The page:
Alongside the trend towards digital, customers are increasingly seeking to do business with purpose-driven brands, and their definition of purpose extends to the relationship with store team members. In a recent Accenture global survey, more than half of the 10,000 consumers we spoke to said they would not shop with retailers that had laid off staff or cut benefits, nor would they purchase from companies they don’t perceive as inclusive or diverse.
This sobering statistic, along with a general shortage of technically skilled talent in the market, means that retailers will have to ‘newskill’ and transition their workforce to a new model to be future-ready. This should occur alongside continuous automation, sophisticated partner strategies, and aggressive hiring for key technical roles.
Upskill your own digital workforce
Retailers should engage training partners that specialise in digital skills to help current team members re-skill in digital capabilities. This will avoid unnecessary hiring in a labour market where tech-skills shortages drive wages and churn in technical roles. Staff are ready for this. Of non-managers in the retail environment, more than half in our research are clear that they are not being used to their full potential.
Continuous learning programs like these should allow you to anticipate and fill emerging roles with people who already have an intimate knowledge of your company culture. They will also aid retention, with 98 per cent of workers saying they would recommend to others a company that enables continuous learning.
Roles you should train staff for include: digital designers, who use consumer data to drive customer decision-making across online touchpoints; supply-chain planners, who use machine learning and artificial intelligence (AI) to produce more precise and complex scenario models; data-driven marketers, who can take your brand’s mission and message to digital audiences; and consumer-centric merchants, who have the data tools to create hyper-local, personalised product offerings that are specific to a consumer’s location, demographic, and digital footprint.
Retailers are already down the road of workforce reskilling. Woolworths is training more than 60,000 people across multiple divisions in digital, data, machine learning, virtual reality, and robotics in Australia.
Ruthlessly assess your opportunities to automate
To newskill and transition, you must eliminate some existing workloads. This means automation. All highly manual tasks – whether digital or physical – should be viewed as candidates for automation. Where a process can be automated to allow the person who performs it to be redeployed to more innovative, higher-value work, do it.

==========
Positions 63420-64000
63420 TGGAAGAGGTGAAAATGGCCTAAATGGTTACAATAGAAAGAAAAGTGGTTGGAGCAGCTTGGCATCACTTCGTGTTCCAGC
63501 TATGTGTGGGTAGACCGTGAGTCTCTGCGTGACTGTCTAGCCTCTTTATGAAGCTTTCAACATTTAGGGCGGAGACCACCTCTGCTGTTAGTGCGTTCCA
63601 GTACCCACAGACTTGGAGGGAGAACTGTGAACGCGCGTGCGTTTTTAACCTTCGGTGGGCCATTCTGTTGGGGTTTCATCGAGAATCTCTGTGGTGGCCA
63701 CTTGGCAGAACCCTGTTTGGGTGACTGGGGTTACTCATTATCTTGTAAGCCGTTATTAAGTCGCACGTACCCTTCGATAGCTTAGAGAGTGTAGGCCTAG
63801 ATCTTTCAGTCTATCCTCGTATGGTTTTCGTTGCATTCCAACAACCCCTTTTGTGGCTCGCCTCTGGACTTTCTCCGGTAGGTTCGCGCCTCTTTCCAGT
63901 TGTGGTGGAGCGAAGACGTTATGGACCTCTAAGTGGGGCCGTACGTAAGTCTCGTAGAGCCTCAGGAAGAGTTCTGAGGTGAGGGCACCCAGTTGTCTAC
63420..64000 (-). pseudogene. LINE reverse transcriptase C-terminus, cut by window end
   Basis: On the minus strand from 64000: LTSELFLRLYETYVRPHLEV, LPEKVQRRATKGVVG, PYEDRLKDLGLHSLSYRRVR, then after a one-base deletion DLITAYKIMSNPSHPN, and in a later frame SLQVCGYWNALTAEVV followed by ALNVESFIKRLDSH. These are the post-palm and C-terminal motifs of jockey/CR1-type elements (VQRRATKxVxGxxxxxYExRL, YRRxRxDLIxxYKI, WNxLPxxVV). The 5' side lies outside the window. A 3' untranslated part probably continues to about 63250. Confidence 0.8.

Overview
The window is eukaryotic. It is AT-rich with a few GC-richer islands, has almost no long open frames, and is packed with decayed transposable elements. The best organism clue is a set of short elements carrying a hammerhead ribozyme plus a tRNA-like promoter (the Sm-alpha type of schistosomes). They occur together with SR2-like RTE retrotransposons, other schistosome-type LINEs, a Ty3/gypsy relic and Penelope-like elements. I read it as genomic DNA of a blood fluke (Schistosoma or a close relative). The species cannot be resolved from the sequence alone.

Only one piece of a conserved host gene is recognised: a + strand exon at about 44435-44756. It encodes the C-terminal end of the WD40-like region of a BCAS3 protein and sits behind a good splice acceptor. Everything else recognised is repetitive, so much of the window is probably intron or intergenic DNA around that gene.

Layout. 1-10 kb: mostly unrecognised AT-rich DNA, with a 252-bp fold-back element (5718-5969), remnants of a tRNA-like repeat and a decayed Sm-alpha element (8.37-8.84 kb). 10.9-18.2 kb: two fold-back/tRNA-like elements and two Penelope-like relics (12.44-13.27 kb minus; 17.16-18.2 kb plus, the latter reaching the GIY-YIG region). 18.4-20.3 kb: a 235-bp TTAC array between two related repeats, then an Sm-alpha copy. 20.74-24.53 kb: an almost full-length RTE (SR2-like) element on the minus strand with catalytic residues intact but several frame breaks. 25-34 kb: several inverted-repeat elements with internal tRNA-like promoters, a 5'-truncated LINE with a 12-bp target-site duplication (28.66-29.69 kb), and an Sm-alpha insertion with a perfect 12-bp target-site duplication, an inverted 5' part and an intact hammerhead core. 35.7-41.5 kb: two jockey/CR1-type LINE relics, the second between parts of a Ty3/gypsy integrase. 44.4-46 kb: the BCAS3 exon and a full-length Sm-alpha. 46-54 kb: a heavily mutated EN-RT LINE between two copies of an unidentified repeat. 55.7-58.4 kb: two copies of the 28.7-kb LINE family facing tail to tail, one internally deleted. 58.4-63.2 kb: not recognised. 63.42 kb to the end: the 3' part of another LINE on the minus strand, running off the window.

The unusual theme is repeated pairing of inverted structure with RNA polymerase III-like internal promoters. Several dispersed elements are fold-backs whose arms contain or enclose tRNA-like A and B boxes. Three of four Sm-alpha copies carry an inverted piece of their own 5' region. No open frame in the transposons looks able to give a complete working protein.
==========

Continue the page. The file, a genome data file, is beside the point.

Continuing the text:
This is not just about putting robots in factories or deploying bots to provide routine advice and support. Technical work itself – like digital marketing and data analysis – should be subjected to the same ruthless assessment, as digital automation will drive faster transformation and deliver a competitive edge.
Key digital hires will make the difference
You will not be able to fill every digital role by transitioning existing employees. Particularly for senior roles requiring technical proficiency and high-level experience, it will be necessary to go to market, and competition will be fierce.
Retailers should carefully identify which capabilities should be hired, which should be obtained from partners, and which can be trained. For those roles that are non-negotiable hires, be prepared to bid fearlessly and pursue tirelessly to secure the right candidate in today’s ultra-competitive job market.
Invest in partnerships that will set you up for the long term
As the above guidelines show, choosing the right partners is crucial to your strategy for creating the workforce of tomorrow. The right advice will allow you to make clear decisions about structural changes to the business that will determine how and where the work of digital, data, and automation specialists will occur.
A partnership strategy will also allow you to obtain expert guidance in newskilling workers, along with a more objective and consultative approach to embedding workforce diversity and equity. Finally, it will allow you to obtain the benefit of some of the most specialised, difficult to obtain technical skills without having to participate in an inflated labour market.
The right approach to retail workforce transition will vary in its specifics according to company, market segment, and category. What is common to all retailers is the urgency of the task. With digital skills already in high demand and the imperatives of a changing market upon us sooner than any could have imagined, creating the retail workforce of tomorrow must start not today but yesterday.